Burrito vs. Chimichanga - What's the difference?

Wikipedia

  • Burrito

    A burrito (English: , Spanish: [buˈrito] ( listen)) is a dish in Mexican and Tex-Mex cuisine that consists of a large wheat tortilla with various other ingredients. It is wrapped into a closed-ended cylinder that can be picked up, in contrast to a taco, where the tortilla is simply folded around the fillings. The tortilla is sometimes lightly grilled or steamed to soften it, make it more pliable, and allow it to adhere to itself when wrapped. A wet burrito, however, is covered in sauce and therefore cannot be picked up. In Mexico, meat and refried beans are frequently the only fillings. In the United States, however, burrito fillings may include a large combination of ingredients such as Mexican-style rice or plain rice, boiled beans or refried beans, lettuce, salsa, meat, guacamole, cheese, sour cream and various vegetables. Burrito sizes vary greatly and some can be very large.

  • Chimichanga

    Chimichanga (; Spanish: [tʃimiˈtʃaŋɡa]) is a deep-fried burrito that is popular in Tex-Mex, Southwestern U.S. cuisine. The dish is typically prepared by filling a flour tortilla with a wide range of ingredients, most commonly rice, cheese, beans, machaca (dried meat), carne adobada (marinated meat), carne seca (dried beef), or shredded chicken, and folding it into a rectangular package. It is then deep-fried and can be accompanied with salsa, guacamole, sour cream or cheese.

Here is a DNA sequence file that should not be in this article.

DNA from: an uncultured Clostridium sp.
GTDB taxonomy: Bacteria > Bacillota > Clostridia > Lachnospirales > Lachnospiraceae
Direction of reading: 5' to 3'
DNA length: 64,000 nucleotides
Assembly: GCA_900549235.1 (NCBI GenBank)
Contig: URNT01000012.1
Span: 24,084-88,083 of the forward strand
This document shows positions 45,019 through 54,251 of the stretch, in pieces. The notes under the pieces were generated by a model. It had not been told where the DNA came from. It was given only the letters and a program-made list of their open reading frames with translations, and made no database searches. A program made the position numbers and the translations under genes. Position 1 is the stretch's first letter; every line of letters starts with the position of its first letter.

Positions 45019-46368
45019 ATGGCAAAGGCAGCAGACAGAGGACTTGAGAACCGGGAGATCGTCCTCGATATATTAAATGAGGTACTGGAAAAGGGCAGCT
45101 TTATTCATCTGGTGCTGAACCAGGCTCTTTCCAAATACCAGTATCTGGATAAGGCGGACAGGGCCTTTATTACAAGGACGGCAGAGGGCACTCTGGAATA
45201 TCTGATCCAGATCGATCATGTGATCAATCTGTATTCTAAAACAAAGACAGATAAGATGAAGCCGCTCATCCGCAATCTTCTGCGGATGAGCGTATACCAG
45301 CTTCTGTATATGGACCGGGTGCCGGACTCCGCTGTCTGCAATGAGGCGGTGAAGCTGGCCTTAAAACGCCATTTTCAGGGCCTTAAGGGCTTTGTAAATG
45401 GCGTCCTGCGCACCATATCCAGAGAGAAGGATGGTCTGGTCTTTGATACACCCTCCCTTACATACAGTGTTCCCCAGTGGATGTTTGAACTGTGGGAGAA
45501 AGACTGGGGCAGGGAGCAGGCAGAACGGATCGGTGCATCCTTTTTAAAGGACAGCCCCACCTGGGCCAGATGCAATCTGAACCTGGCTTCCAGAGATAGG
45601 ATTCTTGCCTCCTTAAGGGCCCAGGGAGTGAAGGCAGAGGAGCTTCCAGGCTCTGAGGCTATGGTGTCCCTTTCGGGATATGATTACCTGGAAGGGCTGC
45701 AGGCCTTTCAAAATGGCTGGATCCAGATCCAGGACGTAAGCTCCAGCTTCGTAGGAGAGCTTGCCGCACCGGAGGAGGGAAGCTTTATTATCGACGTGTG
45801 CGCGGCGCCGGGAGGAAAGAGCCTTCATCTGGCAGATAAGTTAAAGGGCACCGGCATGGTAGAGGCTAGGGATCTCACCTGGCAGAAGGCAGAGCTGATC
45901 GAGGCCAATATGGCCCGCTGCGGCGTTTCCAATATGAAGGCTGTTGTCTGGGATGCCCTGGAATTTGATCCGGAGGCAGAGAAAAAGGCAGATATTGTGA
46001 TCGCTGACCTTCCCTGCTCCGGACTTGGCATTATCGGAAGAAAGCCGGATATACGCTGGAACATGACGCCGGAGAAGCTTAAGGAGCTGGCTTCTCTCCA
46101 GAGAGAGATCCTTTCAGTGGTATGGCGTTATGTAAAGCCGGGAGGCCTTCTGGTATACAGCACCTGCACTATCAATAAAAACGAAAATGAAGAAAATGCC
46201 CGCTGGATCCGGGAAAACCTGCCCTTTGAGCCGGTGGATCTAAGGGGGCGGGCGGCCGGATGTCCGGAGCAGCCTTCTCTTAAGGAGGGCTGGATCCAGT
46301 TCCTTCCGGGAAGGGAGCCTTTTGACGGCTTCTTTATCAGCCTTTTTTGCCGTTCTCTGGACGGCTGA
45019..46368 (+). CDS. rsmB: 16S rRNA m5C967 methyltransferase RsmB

Wiktionary

  • Burrito (noun)

    A Mexican dish consisting of a flour tortilla wrapped around a filling of meat and/or beans, cheese etc.

  • Chimichanga (noun)

    A deep-fried wet burrito

Webster Dictionary

  • Burrito (noun)

    a flour tortilla folded around a filling.

Princeton's WordNet

  • Burrito (noun)

    a flour tortilla folded around a filling

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